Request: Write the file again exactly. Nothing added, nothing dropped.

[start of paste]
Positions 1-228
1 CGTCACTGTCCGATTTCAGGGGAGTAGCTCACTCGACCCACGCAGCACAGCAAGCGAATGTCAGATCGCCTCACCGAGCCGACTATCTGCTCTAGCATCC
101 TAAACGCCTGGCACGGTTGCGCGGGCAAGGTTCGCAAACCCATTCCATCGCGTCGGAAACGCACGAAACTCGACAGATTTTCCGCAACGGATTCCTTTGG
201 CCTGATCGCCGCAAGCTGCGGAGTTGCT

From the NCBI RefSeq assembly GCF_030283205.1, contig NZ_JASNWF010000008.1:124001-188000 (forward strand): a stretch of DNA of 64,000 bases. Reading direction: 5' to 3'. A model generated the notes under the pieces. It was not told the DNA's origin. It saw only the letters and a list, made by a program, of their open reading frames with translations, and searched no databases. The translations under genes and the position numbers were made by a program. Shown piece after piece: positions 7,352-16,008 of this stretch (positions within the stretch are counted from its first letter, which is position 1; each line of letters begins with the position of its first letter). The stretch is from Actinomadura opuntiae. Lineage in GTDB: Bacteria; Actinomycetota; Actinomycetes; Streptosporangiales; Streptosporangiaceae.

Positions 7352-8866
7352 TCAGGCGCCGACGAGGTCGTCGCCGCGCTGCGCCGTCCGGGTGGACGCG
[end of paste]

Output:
Positions 1-228
1 CGTCACTGTCCGATTTCAGGGGAGTAGCTCACTCGACCCACGCAGCACAGCAAGCGAATGTCAGATCGCCTCACCGAGCCGACTATCTGCTCTAGCATCC
101 TAAACGCCTGGCACGGTTGCGCGGGCAAGGTTCGCAAACCCATTCCATCGCGTCGGAAACGCACGAAACTCGACAGATTTTCCGCAACGGATTCCTTTGG
201 CCTGATCGCCGCAAGCTGCGGAGTTGCT

From the NCBI RefSeq assembly GCF_030283205.1, contig NZ_JASNWF010000008.1:124001-188000 (forward strand): a stretch of DNA of 64,000 bases. Reading direction: 5' to 3'. A model generated the notes under the pieces. It was not told the DNA's origin. It saw only the letters and a list, made by a program, of their open reading frames with translations, and searched no databases. The translations under genes and the position numbers were made by a program. Shown piece after piece: positions 7,352-16,008 of this stretch (positions within the stretch are counted from its first letter, which is position 1; each line of letters begins with the position of its first letter). The stretch is from Actinomadura opuntiae. Lineage in GTDB: Bacteria; Actinomycetota; Actinomycetes; Streptosporangiales; Streptosporangiaceae.

Positions 7352-8866
7352 TCAGGCGCCGACGAGGTCGTCGCCGCGCTGCGCCGTCCGGGTGGACGCG